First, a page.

This collection of nine short stories by Flannery O'Connor was published posthumously in 1965. The flawed characters of each story are fully revealed in apocalyptic moments of conflict and violence that are presented with comic detachment.
The title story is a tragicomedy about social pride, racial bigotry, generational conflict, false liberalism, and filial dependence. The protagonist, Julian Chestny, is hypocritically disdainful of his mother's prejudices, but his smug selfishness is replaced with childish fear when she suffers a fatal stroke after being struck by a black woman she has insulted out of oblivious ignorance rather than malice.
Similarly, “The Comforts of Home” is about an intellectual son with an Oedipus complex. Driven by the voice of his dead father, the son accidentally kills his sentimental mother in an attempt to murder a harlot.
The other stories are “A View of the Woods”, “Parker's Back”, “The Enduring Chill”, “Greenleaf”, “The Lame Shall Enter First”, “Revelation”, and “Judgment Day”.
Flannery O'Connor was working on Everything That Rises Must Converge at the time of her death. This collection is an exquisite legacy from a genius of the American short story, in which she scrutinizes territory familiar to her readers: race, faith, and morality. The stories encompass the comic and the tragic, the beautiful and the grotesque; each carries her highly individual stamp and could have been written by no one else.
©1956 1957, 1958, 1960, 1961, 1962, 1964, 1965; renewed 1993 by the Estate of Mary Flannery O’Connor (P)2010 Blackstone Audio, Inc.
“The current volume of posthumous stories is the work of a master, a writer's writer—but a reader's too—an incomparable craftsman who wrote, let it be said, some of the finest stories in our language." (Newsweek)
“All in all they comprise the best collection of shorter fiction to have been published in America during the past twenty years.” (Book Week)
“When I read Flannery O'Connor, I do not think of Hemingway, or Katherine Anne Porter, or Sartre, but rather of someone like Sophocles. What more can you say for a writer? I write her name with honor, for all the truth and all the craft with which she shows man's fall and his dishonor.” (Thomas Merton)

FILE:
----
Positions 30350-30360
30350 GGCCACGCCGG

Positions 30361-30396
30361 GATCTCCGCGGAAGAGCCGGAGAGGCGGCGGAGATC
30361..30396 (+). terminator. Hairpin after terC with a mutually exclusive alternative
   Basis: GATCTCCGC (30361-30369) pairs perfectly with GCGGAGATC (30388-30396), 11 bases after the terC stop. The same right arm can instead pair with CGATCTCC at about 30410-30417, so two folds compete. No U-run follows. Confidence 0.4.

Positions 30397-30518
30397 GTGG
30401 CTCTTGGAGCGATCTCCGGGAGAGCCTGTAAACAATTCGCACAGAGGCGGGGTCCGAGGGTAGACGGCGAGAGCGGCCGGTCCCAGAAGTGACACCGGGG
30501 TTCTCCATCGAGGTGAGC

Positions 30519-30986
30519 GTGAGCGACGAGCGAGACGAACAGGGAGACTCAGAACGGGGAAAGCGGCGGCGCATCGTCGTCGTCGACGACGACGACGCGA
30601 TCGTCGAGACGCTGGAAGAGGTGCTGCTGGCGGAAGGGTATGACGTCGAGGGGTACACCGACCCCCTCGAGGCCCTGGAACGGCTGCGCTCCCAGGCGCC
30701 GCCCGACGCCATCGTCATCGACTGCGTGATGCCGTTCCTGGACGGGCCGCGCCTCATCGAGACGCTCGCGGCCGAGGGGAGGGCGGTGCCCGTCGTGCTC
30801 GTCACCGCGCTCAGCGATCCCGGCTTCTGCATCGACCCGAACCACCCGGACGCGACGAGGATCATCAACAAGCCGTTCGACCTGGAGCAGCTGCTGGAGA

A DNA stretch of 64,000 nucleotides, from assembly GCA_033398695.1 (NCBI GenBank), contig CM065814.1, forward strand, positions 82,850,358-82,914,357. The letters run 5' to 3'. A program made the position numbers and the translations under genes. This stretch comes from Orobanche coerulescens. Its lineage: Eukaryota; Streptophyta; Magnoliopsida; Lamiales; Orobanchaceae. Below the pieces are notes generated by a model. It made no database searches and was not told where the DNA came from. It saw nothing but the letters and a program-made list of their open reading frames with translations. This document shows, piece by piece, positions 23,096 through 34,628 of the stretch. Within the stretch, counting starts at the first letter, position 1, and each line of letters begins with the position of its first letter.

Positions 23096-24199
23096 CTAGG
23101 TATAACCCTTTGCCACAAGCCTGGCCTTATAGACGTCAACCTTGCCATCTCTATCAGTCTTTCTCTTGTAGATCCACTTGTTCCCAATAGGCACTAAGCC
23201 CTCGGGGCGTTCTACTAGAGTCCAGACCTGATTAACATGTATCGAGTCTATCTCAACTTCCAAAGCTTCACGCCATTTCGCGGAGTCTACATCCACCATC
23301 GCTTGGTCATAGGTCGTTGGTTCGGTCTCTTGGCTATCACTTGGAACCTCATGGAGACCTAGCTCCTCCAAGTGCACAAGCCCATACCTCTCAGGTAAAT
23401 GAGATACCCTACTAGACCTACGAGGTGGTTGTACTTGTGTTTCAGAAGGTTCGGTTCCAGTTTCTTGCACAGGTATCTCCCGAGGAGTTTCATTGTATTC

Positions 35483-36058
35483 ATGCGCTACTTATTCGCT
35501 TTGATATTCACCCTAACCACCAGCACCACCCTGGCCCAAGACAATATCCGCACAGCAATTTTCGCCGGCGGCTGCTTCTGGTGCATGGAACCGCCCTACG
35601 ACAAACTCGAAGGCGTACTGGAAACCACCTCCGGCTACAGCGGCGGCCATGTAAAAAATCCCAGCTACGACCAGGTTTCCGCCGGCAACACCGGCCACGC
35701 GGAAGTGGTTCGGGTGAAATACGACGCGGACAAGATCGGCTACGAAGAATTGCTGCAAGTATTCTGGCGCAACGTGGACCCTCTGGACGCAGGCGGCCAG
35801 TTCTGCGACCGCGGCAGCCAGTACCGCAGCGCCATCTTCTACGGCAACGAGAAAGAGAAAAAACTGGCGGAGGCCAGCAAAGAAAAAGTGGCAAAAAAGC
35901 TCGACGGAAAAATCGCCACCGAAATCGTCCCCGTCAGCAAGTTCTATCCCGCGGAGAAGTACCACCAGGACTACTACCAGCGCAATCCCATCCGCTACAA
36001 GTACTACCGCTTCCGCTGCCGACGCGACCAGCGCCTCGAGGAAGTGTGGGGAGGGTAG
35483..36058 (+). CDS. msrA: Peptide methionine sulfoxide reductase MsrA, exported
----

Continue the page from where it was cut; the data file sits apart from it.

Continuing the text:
This was possibly the best audiobook experience I've ever had with fiction. Each of the readers did a wonderful job with voices and with the "voice" of these stories, which are among the greatest (and funniest) in the American canon. As soon as I finished, I started over at the beginning and started listening to the first stories again.
I enjoyed Ms O'Connor's short stories as much or more than I've ever enjoyed any short stories. This is a challenging read because there is so much symbolism and depth to her writing. I advise using online resources such as cliffs and sparknotes so the reader doesn't miss anything. Be aware that Ms O'Connor's pen is cruel and prose is very biting. Her stories have quite a bit of "kick" to them. I'll definitely be reading more from her.
Favorite author: Alexander McCall Smith Favorite narrator: Gerard Doyle Favorite listen : Burton and Swinburne Trilogy
yes I would, although these stories were very relevent at the time There is also underlying truths that are relevant today. this is why Flannery O connor is one of the greatest authors of all time.
It is a collection of Flannery O connor stories there is no comparison